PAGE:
The American Eskimo Dog is a hardy, playful and alert dog that is best known after its fluffy, gentle appearance, cute smile, great loyalty and incredible agility. However, that is just the tip of the iceberg. There is so much more about the Eskie that makes this dog so special. He is also incredibly intelligent, cunning, thoughtful, brave, hyperactive, vigilant, devoted, versatile, and eager to please its master. In fact, the term “eager to please” was made after the great obedience of this dog, which says a lot about his devotion. Although in the past Eskies were only used as working and circus dogs, today they are mostly known as companions with a reason. The American Eskimo Dog truly makes an excellent family pet. He is naturally very affectionate and loving to all family members, and will always enjoy their company. What’s even better, he is such a loyal and exceptionally devoted dog that will do anything to make you happy. With a lovely smile upon his face, the American Spitz will wholeheartedly join you in your daily activities and will do anything he can to assist you. Well, he will probably just interfere, but will definitely overwhelm you with his positive energy, which is ok in itself :)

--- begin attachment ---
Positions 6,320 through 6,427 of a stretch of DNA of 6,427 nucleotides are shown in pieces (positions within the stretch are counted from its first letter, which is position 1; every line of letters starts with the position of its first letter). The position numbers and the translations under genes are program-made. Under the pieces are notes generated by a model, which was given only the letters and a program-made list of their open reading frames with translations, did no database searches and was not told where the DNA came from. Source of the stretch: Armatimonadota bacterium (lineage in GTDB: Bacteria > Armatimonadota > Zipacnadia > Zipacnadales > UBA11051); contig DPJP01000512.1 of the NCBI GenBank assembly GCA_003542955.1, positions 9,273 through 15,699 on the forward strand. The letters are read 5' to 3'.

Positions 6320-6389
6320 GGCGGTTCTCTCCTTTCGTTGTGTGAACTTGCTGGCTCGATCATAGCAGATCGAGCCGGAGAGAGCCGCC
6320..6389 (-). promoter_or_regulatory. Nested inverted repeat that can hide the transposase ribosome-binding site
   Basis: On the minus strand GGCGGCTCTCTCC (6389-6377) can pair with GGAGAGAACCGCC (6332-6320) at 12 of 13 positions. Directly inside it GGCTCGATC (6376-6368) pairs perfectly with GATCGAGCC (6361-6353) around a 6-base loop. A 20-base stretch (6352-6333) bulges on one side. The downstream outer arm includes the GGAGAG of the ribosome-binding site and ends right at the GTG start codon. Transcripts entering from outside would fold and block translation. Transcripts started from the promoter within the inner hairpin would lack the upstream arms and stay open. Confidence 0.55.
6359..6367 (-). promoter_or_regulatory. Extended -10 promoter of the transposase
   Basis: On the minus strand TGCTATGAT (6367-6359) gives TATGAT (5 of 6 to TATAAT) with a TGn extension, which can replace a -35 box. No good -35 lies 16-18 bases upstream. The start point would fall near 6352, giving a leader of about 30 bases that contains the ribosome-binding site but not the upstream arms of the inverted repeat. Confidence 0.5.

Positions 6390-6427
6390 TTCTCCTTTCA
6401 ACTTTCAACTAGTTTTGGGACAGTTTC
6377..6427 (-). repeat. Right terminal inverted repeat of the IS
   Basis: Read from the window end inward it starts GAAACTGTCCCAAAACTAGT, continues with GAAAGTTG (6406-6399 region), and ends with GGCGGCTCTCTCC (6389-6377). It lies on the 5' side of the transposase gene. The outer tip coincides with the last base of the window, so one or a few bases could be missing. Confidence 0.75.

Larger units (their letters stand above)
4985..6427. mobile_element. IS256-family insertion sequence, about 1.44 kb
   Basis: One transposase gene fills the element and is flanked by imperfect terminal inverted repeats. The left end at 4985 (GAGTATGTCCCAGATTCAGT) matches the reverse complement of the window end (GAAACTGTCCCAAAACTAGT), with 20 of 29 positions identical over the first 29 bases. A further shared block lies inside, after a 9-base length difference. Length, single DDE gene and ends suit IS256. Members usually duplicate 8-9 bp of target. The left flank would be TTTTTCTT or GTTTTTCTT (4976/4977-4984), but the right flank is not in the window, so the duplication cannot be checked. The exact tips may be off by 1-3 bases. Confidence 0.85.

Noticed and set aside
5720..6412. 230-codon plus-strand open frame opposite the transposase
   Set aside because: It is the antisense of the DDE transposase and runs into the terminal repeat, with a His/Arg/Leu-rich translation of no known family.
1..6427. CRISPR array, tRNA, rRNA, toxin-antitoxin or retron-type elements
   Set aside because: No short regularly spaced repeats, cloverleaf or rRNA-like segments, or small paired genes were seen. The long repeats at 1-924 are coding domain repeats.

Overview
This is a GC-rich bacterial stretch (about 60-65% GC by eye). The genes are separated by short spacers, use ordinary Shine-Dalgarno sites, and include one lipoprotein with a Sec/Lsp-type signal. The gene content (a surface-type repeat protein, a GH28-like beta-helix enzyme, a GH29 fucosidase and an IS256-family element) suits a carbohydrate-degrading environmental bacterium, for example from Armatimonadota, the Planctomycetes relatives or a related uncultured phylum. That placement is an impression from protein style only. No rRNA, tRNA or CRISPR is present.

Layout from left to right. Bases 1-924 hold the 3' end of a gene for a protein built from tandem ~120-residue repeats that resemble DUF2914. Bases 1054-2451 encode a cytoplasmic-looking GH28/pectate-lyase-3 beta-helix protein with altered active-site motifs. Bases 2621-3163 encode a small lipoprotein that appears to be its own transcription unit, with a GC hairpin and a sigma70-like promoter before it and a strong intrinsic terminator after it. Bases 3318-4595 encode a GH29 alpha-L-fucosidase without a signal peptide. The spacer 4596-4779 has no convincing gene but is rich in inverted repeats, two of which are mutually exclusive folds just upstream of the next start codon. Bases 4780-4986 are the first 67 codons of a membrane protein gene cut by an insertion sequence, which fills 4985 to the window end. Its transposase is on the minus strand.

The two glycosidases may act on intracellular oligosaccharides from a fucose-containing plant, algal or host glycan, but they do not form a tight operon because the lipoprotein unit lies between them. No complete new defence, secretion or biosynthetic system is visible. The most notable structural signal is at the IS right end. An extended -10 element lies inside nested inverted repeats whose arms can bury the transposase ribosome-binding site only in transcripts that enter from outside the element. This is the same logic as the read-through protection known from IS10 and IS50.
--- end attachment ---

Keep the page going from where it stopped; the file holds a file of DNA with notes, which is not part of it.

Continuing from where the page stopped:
Such inexhaustible positive energy is the main reason the American Eskimo Dog is considered an outstanding playmate for older children (8+ years). Indeed, this playful and cheerful dog will enjoy very much all kinds of games and childish activities. He is literally crazy and whacky by nature, so don’t be surprised if he goes nuts with kids. However, the American Spitz is actually not recommended for families with toddlers and small children (though the temperament of individual dogs may vary, and some Eskies can get along quite nicely with them). The reason for that lies in the fact that this dog is incredibly energetic and hyperactive. So, there is always a chance your dog could hurt a child unintentionally, but not just that. Sometimes, he can also start barking at a child out of pure excitement in play. Needless to say, such behavior can definitely frighten small children. That’s why it should be prevented (or corrected) as soon as possible. Of course, the best way to do this is to raise your American Eskimo Dog with your kids. Also, it would be wise to socialize you dog with children and different situations. This will be especially helpful in the case of children outside the Eskie‘s family because this dog can be very protective.